Studies of mice carrying mutations in established autism spectrum disorder (ASD) risk genes have demonstrated that, at the cellular/circuit level, many show increased levels of neuronal activity due to a decrease in the amount of overall inhibition versus excitation at neuronal synaptic contacts within the brain’s cerebral cortex. This change in the excitation-inhibition (E/I) ratio has long been presumed to reflect a circuit-level cause of ASD dysfunction, but progress has been hampered by the lack of a consistent and rigorous definition of what ‘E:I imbalance’ actually means in the context of different brain regions and cell types.
Now, SFARI Investigator Dan Feldman reports on the surprising finding that this increase in the E/I ratio may actually serve as a protective mechanism. In work supported by his SFARI Explorer and SFARI Pilot Award, Feldman’s laboratory assessed four distinct lines of mice carrying ASD risk mutations (Fmr1, Cntnap2, Tsc2 and 16p11.2 deletion mice), confirming that they demonstrate an increase in the E/I ratio in somatosensory cortex (S1). Importantly, these experiments were carried out in vitro, in brain slices, and in vivo, using single-unit recordings in S1 in response to whisker deflections, all on the same intracortical feedforward circuit. Feldman’s laboratory went on to show that, in all four cases, this increase in E/I was not detrimental, as had been previously presumed, but instead represents a homeostatic response that promotes a normalization of synaptic activity.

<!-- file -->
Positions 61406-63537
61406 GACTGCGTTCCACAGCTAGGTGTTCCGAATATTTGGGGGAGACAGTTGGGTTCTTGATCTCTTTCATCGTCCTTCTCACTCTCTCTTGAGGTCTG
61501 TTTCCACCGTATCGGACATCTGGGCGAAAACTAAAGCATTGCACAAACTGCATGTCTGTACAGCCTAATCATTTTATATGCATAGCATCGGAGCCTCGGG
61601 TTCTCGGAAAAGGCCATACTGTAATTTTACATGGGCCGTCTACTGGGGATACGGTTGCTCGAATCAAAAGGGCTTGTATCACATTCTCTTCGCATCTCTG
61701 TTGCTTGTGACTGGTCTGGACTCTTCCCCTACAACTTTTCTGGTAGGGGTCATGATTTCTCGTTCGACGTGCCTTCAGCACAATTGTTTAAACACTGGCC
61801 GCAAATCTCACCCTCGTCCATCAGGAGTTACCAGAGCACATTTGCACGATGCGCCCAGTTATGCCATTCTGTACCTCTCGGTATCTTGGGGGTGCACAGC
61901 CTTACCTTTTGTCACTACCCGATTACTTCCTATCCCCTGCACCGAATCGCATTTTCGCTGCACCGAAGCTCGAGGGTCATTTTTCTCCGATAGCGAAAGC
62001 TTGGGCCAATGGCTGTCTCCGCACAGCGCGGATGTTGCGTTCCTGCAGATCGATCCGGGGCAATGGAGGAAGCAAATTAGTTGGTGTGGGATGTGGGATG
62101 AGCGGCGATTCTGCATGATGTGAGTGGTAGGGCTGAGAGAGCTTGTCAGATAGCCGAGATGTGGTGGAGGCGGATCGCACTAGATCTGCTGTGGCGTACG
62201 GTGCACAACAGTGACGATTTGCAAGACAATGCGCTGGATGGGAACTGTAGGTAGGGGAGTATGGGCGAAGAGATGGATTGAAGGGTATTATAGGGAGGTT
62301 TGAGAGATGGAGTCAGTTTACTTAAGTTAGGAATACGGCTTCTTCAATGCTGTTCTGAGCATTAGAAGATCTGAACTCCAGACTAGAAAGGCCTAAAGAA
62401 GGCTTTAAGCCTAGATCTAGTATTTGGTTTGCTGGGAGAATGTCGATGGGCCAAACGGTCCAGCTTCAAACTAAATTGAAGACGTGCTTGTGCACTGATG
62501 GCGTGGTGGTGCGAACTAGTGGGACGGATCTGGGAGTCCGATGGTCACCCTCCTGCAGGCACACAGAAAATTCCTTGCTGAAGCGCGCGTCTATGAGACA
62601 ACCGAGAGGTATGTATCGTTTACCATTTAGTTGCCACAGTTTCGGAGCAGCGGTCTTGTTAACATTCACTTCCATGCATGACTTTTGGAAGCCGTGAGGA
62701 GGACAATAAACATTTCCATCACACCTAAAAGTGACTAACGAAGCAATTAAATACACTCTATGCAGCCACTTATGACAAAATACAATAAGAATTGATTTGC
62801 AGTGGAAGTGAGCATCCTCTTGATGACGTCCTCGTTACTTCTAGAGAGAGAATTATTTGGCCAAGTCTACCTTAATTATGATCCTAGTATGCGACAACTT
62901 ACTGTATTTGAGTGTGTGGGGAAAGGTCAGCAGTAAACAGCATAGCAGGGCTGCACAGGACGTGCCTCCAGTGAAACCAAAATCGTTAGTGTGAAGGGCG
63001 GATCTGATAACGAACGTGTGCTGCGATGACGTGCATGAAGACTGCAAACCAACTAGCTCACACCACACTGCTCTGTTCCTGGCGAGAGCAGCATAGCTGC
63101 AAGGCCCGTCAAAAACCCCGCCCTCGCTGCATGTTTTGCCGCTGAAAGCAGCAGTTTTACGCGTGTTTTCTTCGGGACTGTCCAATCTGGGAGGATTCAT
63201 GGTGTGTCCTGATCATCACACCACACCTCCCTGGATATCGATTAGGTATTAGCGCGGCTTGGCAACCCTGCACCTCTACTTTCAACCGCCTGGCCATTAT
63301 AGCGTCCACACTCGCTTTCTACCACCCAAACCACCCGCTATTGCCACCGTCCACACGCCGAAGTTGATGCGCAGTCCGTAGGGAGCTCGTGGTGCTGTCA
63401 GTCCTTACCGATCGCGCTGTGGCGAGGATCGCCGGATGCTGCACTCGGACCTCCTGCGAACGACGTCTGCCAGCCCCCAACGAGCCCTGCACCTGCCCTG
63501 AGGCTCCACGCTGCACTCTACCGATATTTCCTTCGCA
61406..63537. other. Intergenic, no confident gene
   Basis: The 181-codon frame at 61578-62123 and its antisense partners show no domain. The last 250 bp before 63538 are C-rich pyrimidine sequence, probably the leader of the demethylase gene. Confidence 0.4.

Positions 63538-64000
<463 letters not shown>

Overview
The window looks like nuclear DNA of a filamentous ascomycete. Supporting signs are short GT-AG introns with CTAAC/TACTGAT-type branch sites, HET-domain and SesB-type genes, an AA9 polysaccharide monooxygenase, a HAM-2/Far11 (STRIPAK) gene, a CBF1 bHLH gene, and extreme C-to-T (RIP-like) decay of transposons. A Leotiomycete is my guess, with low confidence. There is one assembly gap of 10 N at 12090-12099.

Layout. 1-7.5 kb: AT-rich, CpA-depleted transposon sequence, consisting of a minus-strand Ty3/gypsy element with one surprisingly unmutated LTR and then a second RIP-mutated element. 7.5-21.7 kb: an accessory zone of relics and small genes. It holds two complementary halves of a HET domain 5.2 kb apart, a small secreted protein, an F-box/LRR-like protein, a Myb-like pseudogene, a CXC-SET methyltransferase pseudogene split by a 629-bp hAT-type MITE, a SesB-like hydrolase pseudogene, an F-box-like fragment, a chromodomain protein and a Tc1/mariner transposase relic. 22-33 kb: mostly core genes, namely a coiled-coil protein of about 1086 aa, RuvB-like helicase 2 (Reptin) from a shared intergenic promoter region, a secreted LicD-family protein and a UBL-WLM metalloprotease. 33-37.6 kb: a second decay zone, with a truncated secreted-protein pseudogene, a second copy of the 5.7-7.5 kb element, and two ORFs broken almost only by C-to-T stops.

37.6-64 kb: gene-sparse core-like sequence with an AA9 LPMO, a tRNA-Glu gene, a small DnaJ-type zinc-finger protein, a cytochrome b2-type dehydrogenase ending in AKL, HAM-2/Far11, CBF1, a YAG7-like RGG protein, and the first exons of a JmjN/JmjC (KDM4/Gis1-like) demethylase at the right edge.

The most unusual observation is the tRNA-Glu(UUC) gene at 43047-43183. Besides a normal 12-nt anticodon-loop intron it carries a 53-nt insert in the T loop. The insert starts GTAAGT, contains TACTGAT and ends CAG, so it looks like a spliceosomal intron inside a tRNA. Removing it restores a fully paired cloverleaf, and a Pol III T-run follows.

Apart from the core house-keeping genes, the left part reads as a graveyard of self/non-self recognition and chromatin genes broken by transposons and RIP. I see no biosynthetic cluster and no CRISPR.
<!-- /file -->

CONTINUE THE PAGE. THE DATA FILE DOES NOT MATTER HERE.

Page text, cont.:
These findings shed new light on the role of E/I balance in ASD, suggesting that attempts to correct circuit function by altering the E/I ratio may actually prove harmful. The authors also speculate that the homeostatic response to normalized firing rates may drive ASD-related symptoms by compromising other aspects of circuit function.
Increased excitation-inhibition ratio stabilizes synapse and circuit excitability in four autism mouse models.
Antoine M.W., Langberg T., Schnepel P., Feldman D.